The SDA was hoping that Prime Minister Lee Hsien Loong would announce long term measures during this year’s National Day Rally that would address structural issues relating to social inequality and discrimination.
Instead, what we got were band-aid measures that will make lives worse for Common Singaporeans in the longer term.
(1) A Half-Hearted Minimum Wage Model
The Prime Minister announced that only companies which employ foreigners must pay local workers a minimum wage.
In the same vein, he warned Singaporeans to expect price hikes because of this minimum wage.
This is absurd.
Especially when it is so easy and cheap for firms to start subsidiary companies to circumvent paying locals this minimum wage.
And that is just one of the many games that big corporations can play.
Meanwhile average consumers will suffer price increases, including low-wage workers.
If the government was serious about raising livelihoods, it would mandate that this minimum wage should apply to all local companies, and not just those that employ foreigners.
Singaporeans are willing to pay the price, but only if the money truly goes towards improving the lives of those in extreme poverty and not further fattening the pockets of rich businessmen.
(2) A Potentially Dangerous New Racial Harmony Law
The Prime Minister announced a new law that will give the government even greater powers to handle what it defines as racial issues.
Apart from isolated racist incidents, no clear trend showing a rise in racial issues was given that should warrant the government a heavier hand.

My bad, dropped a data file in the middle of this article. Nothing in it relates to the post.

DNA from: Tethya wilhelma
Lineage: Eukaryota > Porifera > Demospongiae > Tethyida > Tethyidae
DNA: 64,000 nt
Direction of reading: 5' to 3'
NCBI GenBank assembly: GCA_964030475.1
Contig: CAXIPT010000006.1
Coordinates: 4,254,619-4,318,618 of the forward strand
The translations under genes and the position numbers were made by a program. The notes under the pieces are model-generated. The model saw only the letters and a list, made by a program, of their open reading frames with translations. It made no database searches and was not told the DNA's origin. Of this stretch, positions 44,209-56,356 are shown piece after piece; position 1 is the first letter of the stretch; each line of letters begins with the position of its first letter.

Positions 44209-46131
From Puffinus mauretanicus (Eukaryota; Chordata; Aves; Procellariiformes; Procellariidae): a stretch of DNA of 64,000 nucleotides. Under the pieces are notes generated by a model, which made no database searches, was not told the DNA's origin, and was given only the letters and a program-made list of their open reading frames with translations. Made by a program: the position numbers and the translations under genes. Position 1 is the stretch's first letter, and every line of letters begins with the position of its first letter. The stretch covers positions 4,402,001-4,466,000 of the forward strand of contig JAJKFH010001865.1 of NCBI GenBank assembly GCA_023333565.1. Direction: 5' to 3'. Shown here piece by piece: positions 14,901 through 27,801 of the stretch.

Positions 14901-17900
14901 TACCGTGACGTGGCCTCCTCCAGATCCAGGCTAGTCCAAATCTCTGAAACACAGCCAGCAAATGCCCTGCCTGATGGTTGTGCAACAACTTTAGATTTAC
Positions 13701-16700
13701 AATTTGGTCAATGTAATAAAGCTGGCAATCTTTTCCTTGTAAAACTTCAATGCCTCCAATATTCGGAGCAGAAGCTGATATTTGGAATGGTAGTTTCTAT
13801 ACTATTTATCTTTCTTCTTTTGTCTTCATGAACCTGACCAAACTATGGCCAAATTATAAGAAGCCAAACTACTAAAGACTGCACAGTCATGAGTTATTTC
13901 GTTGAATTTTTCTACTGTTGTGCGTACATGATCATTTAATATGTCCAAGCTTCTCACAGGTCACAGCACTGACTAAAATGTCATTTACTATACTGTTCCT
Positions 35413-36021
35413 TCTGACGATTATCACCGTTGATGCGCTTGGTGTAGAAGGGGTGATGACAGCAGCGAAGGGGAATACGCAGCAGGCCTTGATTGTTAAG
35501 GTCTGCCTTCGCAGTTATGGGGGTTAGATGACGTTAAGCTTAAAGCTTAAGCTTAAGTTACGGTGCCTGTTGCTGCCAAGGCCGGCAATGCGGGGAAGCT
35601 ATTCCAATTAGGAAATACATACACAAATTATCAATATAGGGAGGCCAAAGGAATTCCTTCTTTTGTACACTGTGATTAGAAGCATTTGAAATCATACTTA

And as the Prime Minister said, these isolated racist incidents arose from the stress of the Covid-19 pandemic, which is a black swan event.
Giving the ivory tower yet another black cheque to dictate the social narrative and tighten its grip on Singaporeans is unwise at best.
Just look at how the POFMA law has been wielded.
And, it should not be allowed to do as it pleases, dishing out “sweeteners” as and when it chooses, as though it was granting Singaporeans a privilege.
Such as allowing Malay nurses to wear the tudung.
The SDA has always advocated for more open dialogue on racial issues instead of just closed-door talks among elite bureaucrats.
And, for more Common Singaporeans to be engaged in such dialogues.
After 56 years of nation-building, and a world-class education system, surely Singaporeans young and old are discerning enough to have mature conversations on issues of race and religion.
(3) Mistaking Singaporeans’ Economic Woes for Racial Discrimination
Worryingly, the Prime Minister lumped together anger at the CECA with racial discrmination.
What the Prime Minister fails to acknowledge is how this anger was born out of a skewed trade agreement that has worsened our lives and job prospects, and threatens our future.
PSP NCMP Leong Mun Wai has done a good job in parliament of highlighting this, and how Singaporeans are suffering the ill effects.
Singaporeans understand that foreigners come here to build better lives for themselves.
What we cannot tolerate is irresponsible immigration policies and trade agreements that put well-qualified, hardworking Singaporeans at a disadvantage.
When Singaporeans face discrimination in the workplace, it is only natural that we lash out.
Unfortunately the “foe” in sight has unfairly bore the greater brunt rather then the hand that opened the floodgates.
The SDA has been calling for more stringent quotas for foreign workers, as detailed in our manifesto, and for greater protection of Singaporean workers’ labour rights.
We will continue to champion this to help give Singaporeans a fighting chance at levelling the playing field.
Friends, it is disappointing that the Prime Minister has taken a myopic view of societal issues.
Like festering wounds, these issues run deeper than a quick band-aid fix.
On behalf of Singaporeans, the SDA once again urges the Prime Minister have a heart for the people.
And, to take concrete long-term measures to fix the problems his government created over the past two decades.
Singapore Democratic Alliance